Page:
‘We the People’ prepare for December tournamentCompeting at district-wide competition at UNLV
Listening closely to the judges, seniors Brittny Mikhaiel and Lindsay Lopez answer the question given to her. The team had to perform a perfected speech of their assigned topic on Feb. 2, 2019. "I felt really good after district," Lopez said. "We luckily had amazing judges and interacted with us and gave us good feedback to be better for state." Photo Credit: Matthew LaPorte
After preparing for months, ‘We the People’ participants will compete at their district-wide competition at UNLV, on Dec. 14. The top three teams will compete at the state competition.
“I obviously want my students to win and make it to nationals,” Government teacher Joseph Juliano said. “I’ve been preparing them all year and they’ve been working extremely hard, so I have high hopes.”
‘We the People’ is a government program, where students study the U.S. Constitution and how it has evolved through the years. During the competition, students will be asked to share their prepared responses, as well as respond to on-demand questions.
“I actually feel confident in my unit, we are putting in some good work and we all know our stuff,” senior Ethan Wood said. “However, we are still a tad bit worried when it comes to the follow up questions since we don’t know what they’re going to be. I feel like we have a good amount of knowledge to get us through the competition.”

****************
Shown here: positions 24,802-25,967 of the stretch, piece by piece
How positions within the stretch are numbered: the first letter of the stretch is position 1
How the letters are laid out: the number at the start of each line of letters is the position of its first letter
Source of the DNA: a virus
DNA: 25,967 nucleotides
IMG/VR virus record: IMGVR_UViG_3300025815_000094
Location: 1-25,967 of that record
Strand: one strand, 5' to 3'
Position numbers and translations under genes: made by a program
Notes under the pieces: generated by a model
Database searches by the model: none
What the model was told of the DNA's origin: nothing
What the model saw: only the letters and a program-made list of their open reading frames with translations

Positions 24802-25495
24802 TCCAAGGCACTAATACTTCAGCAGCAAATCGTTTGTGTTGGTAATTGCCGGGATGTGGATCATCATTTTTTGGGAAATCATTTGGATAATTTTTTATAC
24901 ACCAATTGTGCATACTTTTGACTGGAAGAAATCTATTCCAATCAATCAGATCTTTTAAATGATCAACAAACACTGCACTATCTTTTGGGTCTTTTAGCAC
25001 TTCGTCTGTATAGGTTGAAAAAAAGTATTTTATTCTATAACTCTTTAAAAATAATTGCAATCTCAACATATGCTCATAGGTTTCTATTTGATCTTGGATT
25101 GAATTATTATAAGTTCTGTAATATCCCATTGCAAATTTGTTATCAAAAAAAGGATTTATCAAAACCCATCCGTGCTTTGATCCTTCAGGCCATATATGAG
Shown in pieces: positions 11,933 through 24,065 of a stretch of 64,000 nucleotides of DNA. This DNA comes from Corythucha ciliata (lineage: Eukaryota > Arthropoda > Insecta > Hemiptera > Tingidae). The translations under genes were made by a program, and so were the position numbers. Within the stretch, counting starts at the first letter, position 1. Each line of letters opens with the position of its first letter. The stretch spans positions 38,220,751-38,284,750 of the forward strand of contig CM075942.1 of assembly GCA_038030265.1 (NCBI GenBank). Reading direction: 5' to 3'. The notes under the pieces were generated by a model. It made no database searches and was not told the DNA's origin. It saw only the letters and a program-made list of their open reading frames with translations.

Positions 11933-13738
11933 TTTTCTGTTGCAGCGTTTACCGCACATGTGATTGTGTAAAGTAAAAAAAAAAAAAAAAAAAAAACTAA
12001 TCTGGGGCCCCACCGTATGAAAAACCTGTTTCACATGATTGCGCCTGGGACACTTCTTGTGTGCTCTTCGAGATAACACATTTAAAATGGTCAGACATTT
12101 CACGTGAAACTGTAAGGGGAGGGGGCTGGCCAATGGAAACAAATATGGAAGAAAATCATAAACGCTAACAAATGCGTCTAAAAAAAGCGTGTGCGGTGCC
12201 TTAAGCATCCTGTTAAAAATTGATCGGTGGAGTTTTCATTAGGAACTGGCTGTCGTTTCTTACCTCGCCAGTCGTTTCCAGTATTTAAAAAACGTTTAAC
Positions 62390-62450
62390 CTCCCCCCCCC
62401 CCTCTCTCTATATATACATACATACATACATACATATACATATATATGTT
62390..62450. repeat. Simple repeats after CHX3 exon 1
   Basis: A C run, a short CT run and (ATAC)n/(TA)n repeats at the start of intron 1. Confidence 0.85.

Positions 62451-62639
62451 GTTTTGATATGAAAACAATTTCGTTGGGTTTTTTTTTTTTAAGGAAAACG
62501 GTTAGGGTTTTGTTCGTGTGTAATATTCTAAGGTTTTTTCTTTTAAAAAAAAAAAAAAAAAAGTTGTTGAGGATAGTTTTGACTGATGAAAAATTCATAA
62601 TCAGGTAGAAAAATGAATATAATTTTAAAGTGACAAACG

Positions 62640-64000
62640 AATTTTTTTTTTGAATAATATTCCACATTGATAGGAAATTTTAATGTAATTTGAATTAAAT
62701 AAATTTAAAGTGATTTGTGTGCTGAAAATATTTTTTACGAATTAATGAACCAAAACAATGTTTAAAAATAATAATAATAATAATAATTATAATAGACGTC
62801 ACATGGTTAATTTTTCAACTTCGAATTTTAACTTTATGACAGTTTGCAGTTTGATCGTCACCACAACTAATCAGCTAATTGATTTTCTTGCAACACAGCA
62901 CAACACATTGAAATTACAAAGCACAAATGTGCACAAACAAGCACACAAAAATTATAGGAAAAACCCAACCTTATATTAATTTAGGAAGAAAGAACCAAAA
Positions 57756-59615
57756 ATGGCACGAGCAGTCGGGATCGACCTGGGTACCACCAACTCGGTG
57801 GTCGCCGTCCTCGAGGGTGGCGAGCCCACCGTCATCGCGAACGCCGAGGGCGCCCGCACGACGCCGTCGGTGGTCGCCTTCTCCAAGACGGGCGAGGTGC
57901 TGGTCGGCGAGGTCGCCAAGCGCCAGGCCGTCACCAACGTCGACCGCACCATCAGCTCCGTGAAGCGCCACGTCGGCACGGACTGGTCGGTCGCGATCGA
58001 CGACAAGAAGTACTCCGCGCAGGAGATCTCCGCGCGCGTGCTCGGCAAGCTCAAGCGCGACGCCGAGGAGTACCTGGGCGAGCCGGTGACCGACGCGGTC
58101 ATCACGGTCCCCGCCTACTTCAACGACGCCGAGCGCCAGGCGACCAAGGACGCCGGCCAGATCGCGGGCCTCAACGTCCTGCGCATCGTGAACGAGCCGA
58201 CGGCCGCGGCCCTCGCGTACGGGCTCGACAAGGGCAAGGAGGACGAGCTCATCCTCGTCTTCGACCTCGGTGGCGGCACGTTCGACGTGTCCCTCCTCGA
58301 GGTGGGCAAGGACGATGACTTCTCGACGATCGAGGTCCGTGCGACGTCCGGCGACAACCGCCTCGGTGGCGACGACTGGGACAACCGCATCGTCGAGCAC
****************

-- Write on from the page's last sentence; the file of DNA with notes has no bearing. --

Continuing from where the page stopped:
This is the first time the competition will be held at UNLV. Also, certain categories have been combined, so there are less competitors.
“I love politics, I debate public policy for fun with friends all the time,” senior Anish Chejerla said. “I believe as a citizen, it’s my civic duty to be properly educated as much as possible before I cast my vote next election.”
For the last two years, Juliano’s students have gone to the state competition in Reno. Last year the team placed third and the year before they placed second.
“Personally, my goal is for my students to grasp the idea of government through ‘We the People,’” Juliano said. “They can each learn more in depth because they’re trying to remember everything for a speech, so the information will last longer.”